Five Quaker organisations from Europe and the United States have asked governments to say ‘no’ to the Transatlantic Trade and Investment Partnership (TTIP), the controversial ‘mega’ trade deal being negotiated between the European Union and the United States.
It is the first time that Quaker organisations, working on both sides of the Atlantic, have spoken out together against such a trade treaty.
American Friends Service Committee, Friends Committee on National Legislation, Quaker Council for European Affairs, Quaker United Nations Office and Quaker Peace & Social Witness, have sent a statement to Prime Minister David Cameron, government representatives and trade officials. They said that TTIP negotiations are prioritising the prospect of short-term economic gain over the longer-term factors necessary to human wellbeing and protection of the Earth.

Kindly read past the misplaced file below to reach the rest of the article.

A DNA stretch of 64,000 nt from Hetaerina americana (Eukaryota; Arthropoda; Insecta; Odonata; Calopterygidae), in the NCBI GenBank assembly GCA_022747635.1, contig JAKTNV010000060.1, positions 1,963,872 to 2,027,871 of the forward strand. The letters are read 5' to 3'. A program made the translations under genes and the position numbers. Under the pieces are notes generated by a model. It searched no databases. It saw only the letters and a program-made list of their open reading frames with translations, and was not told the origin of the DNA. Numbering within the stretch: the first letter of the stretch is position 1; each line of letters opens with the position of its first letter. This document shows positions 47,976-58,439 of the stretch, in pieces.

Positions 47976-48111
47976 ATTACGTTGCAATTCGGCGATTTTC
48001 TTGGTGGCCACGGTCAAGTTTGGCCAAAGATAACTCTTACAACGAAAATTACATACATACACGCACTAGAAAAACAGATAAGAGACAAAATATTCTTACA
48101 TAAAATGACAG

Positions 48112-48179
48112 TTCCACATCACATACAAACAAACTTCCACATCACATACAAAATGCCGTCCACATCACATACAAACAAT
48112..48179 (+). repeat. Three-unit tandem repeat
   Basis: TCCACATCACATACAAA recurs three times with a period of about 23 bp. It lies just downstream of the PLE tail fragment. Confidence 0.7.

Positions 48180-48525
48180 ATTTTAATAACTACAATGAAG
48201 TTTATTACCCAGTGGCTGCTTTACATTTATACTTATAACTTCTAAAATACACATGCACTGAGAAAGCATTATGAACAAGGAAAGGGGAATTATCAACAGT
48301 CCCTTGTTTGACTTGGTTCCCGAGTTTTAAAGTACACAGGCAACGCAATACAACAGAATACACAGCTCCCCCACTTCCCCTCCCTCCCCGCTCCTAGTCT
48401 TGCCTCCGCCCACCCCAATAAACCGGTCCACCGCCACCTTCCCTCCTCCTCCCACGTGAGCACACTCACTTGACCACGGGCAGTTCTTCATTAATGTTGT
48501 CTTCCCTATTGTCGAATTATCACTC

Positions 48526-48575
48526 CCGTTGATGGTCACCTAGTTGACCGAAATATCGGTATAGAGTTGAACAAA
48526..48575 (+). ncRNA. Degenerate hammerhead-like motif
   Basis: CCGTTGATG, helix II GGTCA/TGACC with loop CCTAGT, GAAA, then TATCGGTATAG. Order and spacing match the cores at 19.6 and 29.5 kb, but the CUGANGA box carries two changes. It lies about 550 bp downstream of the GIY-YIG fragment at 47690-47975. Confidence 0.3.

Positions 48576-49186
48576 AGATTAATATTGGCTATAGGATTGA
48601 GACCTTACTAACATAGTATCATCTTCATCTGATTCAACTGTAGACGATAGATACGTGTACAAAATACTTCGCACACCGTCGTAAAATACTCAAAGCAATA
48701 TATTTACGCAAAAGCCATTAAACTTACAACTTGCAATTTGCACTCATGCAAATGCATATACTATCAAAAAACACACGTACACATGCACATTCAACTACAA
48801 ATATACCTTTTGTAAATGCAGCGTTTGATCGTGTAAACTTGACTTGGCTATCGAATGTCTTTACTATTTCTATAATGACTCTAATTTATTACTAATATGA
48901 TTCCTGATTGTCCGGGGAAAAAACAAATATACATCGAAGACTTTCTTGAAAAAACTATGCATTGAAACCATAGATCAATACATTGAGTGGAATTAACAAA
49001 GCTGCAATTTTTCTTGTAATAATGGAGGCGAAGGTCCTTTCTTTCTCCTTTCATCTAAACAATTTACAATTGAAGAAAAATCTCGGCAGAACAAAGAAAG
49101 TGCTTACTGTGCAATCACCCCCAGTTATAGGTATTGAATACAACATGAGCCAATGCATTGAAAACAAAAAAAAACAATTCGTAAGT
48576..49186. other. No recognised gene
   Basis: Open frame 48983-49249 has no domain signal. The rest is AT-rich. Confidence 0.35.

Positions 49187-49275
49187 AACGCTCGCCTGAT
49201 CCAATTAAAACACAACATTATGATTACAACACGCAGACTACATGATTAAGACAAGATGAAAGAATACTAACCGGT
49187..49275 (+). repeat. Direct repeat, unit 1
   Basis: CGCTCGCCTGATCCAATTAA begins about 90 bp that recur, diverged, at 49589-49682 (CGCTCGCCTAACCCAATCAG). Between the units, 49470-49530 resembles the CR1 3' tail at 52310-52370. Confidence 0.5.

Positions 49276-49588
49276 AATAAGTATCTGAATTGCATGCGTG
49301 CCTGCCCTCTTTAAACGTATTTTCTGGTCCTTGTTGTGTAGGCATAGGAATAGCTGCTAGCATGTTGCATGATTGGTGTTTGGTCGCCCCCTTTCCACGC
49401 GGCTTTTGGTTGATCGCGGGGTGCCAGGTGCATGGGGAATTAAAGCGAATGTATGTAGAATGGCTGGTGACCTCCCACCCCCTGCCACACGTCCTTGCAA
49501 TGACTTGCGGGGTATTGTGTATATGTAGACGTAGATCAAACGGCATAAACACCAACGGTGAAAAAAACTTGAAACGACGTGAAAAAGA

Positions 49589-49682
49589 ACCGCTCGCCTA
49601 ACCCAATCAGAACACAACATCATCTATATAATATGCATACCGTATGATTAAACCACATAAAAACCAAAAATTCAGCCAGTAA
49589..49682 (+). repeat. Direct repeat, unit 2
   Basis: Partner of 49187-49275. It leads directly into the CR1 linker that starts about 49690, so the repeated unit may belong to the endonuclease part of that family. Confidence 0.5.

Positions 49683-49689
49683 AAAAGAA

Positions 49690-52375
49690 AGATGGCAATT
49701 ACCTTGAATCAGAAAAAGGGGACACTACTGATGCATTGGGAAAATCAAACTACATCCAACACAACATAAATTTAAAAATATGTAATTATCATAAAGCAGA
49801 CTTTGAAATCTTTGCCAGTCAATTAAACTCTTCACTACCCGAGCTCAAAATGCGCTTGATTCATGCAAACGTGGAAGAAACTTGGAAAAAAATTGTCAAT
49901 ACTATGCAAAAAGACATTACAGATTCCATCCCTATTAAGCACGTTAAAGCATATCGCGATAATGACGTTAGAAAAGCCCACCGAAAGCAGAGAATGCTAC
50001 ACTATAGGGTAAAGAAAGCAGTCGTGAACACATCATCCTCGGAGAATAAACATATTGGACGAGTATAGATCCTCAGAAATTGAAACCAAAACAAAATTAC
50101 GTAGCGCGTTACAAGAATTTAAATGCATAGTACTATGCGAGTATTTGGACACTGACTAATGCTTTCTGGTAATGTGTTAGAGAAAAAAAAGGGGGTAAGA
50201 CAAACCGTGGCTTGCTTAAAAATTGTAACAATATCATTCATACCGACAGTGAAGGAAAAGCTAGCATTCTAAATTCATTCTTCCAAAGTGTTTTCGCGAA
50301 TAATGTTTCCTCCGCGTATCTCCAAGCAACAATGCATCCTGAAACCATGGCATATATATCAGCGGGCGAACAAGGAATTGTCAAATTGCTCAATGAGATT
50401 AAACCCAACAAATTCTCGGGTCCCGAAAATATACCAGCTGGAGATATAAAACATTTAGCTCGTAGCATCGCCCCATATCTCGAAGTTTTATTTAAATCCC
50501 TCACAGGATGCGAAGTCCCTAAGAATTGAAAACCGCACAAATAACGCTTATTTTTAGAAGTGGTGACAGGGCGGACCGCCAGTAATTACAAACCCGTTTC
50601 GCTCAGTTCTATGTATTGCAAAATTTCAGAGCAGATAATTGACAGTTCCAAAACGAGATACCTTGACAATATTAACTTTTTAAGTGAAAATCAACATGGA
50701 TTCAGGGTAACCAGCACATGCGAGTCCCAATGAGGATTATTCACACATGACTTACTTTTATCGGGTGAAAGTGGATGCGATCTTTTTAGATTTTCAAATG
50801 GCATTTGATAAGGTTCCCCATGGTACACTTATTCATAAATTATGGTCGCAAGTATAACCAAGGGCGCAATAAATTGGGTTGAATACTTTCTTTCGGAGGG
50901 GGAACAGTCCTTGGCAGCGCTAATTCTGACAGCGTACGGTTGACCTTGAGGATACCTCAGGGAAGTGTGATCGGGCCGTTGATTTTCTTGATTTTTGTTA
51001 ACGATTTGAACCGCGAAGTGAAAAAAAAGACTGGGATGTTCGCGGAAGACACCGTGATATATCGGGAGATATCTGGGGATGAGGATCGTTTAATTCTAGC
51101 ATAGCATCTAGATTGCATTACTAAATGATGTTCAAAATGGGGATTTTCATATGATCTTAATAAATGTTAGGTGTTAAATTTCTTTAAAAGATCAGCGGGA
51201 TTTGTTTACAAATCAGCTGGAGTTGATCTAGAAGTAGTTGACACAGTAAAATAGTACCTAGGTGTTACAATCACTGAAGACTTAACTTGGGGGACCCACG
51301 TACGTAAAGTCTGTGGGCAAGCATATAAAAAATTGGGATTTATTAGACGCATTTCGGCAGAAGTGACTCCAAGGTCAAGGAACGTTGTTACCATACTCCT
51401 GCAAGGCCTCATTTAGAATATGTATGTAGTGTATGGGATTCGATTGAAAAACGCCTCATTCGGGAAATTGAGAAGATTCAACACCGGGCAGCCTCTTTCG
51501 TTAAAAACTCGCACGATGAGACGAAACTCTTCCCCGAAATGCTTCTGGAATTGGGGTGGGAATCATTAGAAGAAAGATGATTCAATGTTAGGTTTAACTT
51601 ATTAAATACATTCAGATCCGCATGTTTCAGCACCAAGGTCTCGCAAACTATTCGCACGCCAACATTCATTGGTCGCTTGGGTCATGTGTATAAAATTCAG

The statement comes in the context of building opposition to TTIP, as controversial, confidential negotiation documents were leaked into the public domain and the French government has warned that it is considering blocking the deal.
TTIP is set to include a so-called Investor to State Dispute Settlement mechanism or Investment Court System, under which foreign companies could sue governments for introducing social, environmental, health or other legislation believed to threaten profitability. The Quakers assert that these mechanisms hand too much power to large companies, making them “fundamentally antidemocratic in nature and therefore unacceptable”.
Read the full statement here.